Stereotactic radiosurgery for intracranial metastases from gastrointestinal malignancies: a retrospective analysis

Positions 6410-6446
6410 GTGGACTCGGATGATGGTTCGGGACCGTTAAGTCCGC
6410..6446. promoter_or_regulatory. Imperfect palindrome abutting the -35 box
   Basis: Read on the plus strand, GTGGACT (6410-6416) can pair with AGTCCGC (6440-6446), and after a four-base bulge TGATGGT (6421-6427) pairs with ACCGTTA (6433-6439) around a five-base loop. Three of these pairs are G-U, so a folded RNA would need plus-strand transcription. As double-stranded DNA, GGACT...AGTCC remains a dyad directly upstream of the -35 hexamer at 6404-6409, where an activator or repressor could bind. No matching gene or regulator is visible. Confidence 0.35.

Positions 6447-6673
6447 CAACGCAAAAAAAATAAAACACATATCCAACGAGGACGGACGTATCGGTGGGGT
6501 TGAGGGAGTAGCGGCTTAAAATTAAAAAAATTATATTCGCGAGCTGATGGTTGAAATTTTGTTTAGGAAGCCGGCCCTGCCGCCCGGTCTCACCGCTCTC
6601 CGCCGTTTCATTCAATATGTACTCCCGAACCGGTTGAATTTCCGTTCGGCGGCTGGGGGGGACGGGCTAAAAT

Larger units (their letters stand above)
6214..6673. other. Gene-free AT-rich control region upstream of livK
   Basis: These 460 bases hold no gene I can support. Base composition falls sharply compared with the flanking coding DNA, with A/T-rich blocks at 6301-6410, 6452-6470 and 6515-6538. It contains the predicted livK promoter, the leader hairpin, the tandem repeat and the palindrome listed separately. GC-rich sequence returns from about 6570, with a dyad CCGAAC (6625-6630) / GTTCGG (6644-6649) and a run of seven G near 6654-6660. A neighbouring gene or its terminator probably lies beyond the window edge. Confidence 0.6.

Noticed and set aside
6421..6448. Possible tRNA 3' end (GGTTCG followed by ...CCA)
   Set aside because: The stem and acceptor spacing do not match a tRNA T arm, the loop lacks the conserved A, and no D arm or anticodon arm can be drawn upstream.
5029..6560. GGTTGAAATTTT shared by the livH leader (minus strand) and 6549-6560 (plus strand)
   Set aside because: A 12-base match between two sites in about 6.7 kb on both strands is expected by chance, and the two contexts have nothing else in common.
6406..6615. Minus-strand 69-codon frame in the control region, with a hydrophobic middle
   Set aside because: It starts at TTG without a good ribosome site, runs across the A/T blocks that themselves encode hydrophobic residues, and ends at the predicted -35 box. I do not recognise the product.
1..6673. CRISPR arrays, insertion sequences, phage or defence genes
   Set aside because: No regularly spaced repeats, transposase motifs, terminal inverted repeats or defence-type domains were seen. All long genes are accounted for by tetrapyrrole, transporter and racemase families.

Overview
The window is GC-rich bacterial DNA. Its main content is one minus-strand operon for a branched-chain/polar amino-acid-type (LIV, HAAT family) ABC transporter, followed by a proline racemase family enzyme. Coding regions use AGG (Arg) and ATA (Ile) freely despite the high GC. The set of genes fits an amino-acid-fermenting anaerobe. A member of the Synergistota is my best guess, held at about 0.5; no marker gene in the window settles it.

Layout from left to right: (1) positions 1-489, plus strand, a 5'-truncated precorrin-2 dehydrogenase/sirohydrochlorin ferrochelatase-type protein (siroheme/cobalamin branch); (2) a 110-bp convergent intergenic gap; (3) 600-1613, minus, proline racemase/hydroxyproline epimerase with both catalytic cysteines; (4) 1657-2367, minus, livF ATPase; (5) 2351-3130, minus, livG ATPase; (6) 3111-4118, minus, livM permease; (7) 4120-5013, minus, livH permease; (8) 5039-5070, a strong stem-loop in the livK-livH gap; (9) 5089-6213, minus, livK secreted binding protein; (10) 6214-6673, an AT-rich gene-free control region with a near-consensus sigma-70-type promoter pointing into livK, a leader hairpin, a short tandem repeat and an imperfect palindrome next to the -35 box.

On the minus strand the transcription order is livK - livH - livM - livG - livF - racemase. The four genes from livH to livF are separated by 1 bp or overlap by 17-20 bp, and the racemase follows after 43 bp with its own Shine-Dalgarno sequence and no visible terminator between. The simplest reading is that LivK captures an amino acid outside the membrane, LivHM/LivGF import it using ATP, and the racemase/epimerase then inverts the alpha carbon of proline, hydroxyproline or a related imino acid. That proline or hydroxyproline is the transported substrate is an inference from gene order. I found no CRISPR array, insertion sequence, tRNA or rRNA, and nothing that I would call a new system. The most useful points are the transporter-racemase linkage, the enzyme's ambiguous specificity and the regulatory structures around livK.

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INTRODUCTION: Cancers of the gastrointestinal tract are the second most prevalent malignancy with 289,610 new cases last year and the second most common cause of cancer-related death with 150,000 deaths last year in the United States. Prognosis for patients with these malignancies is poor and worsens significantly once the cancer has metastasized to the brain. We evaluated the outcome of patients following Stereotactic Radiosurgery (SRS) for brain metastases (BM) in individuals with GI cancers to identify safety and effectivity of treatment and we assessed prognostic factors that affect tumor control and survival. OBJECTIVES: By the conclusion of this session, participants should be able to: 1) Identify an effective treatment for brain metastases from GI cancers in terms of increasing survival; 2) Identify which treatment provides the best local and distant control of CNS disease; 3) Discuss the effects of different prognostic factors on local control and survival. METHODS: This is a retrospective analysis of 58 brain metastases from 18 consecutive patients who underwent SRS treatment at BIDMC between 2006 and 2013. 11/18 patients underwent prior microsurgical resection for their metastases and 3/18 patients had undergone Whole Brain Radiation Therapy (WBRT). Overall Survival (OS), Local Control (LC), Distal control (DC), and prognostic factors such as age, number of brain metastases (BM), Karnofsky Performance Status (KPS), Recursive Partition Analysis (RPA) and Disease Specific Graded Prognostic Assessment (Ds-GPA) class were evaluated. RESULTS: The median overall survival (mOS) for the entire cohort was 14 months after the diagnosis of BM. The mOS for patients receiving only SRS, Surgical Resection + SRS, and WBXRT + SRS were 8 months, 18 months, and 13 months respectively. The difference in overall survival between treatment groups was not found to be statistically significant. Increasing number of BM was a factor shown to negatively influence survival. Local control was achieved in 55% of lesions after SRS, and in 75% of lesions that were surgically resected followed by SRS boost to the resection cavity. The difference in local control between SRS alone vs. Surgery + SRS was found to be statistically significant (p = 0.013). CONCLUSION: With a higher overall survival and significantly better local control rates, Surgery followed by SRS boost to the resection cavity should be considered as the treatment of choice in this specific subgroup of cancer patients as this study shows that they benefit from this more aggressive treatment option.